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The Research Design and Methodological Issues for the Cash and Counseling Evaluation

Objective. To provide an overview of the design, research questions, data sources, and methods used to evaluate the Cash and Counseling Demonstration and resolution of analytic concerns that arose. The methodology was designed to provide statistically rigorous estimates while presenting the findings in a manner easily accessible to a broad, nontechnical audience.

Study Setting. Eligible Medicaid beneficiaries in Arkansas, Florida, and New Jersey who volunteered to participate in the demonstration were randomly assigned to receive an allowance and direct their own Medicaid supportive services as Cash and Counseling consumers (the treatment group) or to rely on Medicaid services as usual (the control group). The demonstration included elderly and nonelderly adults in all three states and children in Florida. Both age groups in Arkansas and New Jersey and the elderly adults group in Florida primarily included individuals with physical disabilities. In Florida, the children and nonelderly adults primarily included individuals with developmental disabilities. The intervention was conducted from 1999 through 2003.

Data Sources. Data included baseline and 9-month follow-up surveys of consumers, surveys of the primary informal caregiver and the primary paid worker for sample members, program data, interviews with program staff, and Medicaid and Medicare claims data.

Methods. Descriptive data analyses were conducted on program participation, program implementation, and the experiences of hired workers. Program impacts on consumers, caregivers, and costs were estimated using an intent-to-treat-approach, comparing the regression-adjusted means of outcomes for the full treatment and control groups. A broad set of control variables from the baseline interview and prior Medicaid claims data controlled for possible preexisting differences. Ordinal scale responses were converted to binary outcome indicators for high and for low values for ease of presentation and interpretation of effects. Two-tailed statistical tests of the estimated effects were conducted at the .05 level. Separate estimates were provided for each state and for each age group. Sensitivity tests were conducted of the robustness of estimates to outliers (for continuous outcome measures) and to proxy use.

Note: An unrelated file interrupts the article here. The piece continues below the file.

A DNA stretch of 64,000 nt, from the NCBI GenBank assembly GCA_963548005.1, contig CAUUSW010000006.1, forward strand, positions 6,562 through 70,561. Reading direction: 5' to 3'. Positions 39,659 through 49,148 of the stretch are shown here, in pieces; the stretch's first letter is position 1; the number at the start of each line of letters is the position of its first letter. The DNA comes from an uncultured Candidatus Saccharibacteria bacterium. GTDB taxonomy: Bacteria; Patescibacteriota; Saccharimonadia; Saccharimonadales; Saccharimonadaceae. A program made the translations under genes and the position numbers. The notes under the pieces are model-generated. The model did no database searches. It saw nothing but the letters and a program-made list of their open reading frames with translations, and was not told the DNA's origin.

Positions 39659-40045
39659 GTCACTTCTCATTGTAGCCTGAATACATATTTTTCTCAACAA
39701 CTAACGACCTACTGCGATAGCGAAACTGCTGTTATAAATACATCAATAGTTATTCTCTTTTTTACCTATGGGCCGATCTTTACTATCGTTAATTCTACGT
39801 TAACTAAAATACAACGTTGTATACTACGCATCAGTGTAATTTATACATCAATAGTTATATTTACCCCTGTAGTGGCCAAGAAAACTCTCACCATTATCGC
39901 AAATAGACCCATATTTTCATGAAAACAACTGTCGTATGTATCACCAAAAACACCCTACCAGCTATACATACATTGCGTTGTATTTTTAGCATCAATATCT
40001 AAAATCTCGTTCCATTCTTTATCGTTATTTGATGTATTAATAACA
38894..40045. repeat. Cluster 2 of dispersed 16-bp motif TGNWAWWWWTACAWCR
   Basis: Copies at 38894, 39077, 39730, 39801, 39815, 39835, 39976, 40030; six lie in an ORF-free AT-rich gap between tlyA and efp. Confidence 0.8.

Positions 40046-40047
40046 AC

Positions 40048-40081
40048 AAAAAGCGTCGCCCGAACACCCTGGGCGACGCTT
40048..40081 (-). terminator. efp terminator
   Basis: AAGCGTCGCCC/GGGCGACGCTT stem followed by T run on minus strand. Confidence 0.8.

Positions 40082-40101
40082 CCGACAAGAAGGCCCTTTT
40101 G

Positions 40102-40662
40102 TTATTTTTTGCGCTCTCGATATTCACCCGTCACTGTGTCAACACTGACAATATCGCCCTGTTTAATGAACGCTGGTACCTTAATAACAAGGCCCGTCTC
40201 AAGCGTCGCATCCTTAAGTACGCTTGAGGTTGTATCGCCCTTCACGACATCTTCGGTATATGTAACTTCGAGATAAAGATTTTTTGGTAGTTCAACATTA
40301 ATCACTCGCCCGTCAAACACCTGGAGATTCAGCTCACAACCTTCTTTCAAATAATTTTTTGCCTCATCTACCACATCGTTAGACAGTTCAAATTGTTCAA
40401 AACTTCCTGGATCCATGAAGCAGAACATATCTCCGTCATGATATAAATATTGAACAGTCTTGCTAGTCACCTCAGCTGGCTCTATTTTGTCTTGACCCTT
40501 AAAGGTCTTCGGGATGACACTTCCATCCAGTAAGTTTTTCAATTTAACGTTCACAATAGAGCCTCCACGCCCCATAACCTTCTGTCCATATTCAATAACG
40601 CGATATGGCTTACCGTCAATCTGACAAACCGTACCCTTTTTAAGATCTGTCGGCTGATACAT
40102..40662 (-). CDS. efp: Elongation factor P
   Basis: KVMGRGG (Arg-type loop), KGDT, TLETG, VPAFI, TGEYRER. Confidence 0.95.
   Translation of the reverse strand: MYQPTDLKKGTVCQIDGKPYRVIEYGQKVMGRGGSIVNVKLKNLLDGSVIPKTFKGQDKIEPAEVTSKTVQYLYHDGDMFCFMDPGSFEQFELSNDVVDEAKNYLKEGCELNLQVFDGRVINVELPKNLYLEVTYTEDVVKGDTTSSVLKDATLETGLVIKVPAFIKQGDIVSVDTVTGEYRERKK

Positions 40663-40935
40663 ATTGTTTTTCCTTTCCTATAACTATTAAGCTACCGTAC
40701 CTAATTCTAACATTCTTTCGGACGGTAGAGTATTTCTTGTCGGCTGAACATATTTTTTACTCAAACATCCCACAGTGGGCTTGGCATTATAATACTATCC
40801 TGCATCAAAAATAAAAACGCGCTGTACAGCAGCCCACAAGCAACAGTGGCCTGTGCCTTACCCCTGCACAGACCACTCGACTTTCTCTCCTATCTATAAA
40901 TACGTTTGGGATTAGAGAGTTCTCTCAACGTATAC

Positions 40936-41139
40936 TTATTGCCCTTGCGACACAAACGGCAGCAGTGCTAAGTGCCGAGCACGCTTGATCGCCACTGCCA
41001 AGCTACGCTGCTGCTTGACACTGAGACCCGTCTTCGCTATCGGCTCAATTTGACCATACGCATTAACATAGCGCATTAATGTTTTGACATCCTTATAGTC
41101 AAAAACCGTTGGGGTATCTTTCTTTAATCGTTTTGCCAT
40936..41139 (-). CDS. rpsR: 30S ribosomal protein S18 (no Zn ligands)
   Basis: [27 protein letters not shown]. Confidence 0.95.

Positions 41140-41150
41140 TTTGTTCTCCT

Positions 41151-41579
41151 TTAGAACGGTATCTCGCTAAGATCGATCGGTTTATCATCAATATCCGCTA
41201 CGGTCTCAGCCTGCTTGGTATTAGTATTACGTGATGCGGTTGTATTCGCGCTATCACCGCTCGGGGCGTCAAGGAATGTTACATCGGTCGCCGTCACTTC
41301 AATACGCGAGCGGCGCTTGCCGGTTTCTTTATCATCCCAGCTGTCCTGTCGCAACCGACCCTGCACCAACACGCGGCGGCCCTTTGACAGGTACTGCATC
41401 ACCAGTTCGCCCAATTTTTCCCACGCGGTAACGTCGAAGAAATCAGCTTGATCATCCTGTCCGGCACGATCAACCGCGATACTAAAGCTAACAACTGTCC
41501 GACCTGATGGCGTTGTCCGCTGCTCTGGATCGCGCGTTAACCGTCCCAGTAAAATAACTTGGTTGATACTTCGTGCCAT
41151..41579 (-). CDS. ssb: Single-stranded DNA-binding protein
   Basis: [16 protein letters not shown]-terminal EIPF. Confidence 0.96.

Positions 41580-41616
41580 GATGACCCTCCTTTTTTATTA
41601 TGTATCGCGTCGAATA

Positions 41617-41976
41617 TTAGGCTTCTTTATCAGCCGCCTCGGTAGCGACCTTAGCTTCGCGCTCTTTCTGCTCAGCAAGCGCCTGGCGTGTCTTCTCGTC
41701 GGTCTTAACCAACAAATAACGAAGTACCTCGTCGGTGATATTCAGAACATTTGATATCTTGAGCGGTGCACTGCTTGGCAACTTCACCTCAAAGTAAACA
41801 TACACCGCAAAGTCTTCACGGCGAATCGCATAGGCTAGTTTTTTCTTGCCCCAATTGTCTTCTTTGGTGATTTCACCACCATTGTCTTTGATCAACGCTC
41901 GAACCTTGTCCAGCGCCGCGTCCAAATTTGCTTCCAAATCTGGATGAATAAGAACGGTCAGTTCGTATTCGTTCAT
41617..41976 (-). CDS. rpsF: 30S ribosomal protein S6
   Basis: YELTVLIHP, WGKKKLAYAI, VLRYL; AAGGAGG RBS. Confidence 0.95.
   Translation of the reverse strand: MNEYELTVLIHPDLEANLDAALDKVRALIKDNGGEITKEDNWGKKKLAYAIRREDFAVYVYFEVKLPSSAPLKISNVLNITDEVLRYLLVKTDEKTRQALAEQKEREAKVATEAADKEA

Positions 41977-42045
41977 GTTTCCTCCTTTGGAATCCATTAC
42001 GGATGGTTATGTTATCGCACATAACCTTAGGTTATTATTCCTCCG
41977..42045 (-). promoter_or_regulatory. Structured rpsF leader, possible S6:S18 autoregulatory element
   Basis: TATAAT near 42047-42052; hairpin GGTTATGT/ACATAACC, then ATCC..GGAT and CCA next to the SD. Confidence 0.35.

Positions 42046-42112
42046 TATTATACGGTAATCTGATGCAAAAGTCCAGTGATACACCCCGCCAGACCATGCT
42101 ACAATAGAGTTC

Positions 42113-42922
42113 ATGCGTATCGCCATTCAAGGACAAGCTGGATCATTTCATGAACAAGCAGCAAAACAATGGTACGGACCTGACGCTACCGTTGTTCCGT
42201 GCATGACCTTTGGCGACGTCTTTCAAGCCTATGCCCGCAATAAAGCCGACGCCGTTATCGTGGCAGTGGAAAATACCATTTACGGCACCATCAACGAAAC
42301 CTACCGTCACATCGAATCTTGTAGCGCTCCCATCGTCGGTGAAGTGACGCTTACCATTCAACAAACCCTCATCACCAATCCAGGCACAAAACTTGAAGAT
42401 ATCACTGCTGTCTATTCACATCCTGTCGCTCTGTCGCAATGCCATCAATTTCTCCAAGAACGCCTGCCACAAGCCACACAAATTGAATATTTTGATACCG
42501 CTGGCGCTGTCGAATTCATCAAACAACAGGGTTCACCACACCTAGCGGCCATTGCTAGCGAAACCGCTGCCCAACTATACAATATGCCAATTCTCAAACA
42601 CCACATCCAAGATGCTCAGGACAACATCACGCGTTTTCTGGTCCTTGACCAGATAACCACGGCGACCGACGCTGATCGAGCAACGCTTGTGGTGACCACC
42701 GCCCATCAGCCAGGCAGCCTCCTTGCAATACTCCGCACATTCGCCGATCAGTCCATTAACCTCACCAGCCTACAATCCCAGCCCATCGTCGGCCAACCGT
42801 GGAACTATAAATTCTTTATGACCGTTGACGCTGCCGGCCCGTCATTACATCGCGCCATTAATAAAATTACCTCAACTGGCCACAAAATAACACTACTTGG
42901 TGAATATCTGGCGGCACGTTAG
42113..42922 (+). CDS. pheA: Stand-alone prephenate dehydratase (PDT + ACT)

Principal Findings/Conclusion. The experimental design, high survey response rates, and available sample sizes led to valid, unbiased estimates of program impacts, with adequate power to detect moderate-size impacts on most outcomes for the key age subgroups examined. For certain survey-based outcome measures related to satisfaction with paid care, the sample had to be restricted to those who received care and those without proxy respondents who were also hired workers. Sensitivity tests suggest that these necessary restrictions were unlikely to have led to overstatement of favorable program effects on these outcome measures. The high proportions of sample members with proxy respondents reflect the frailty of the sample members. Similar rates for treatment and control groups cases with proxy respondents suggest the high use of proxy respondents has not biased the estimated program effects on survey measures.


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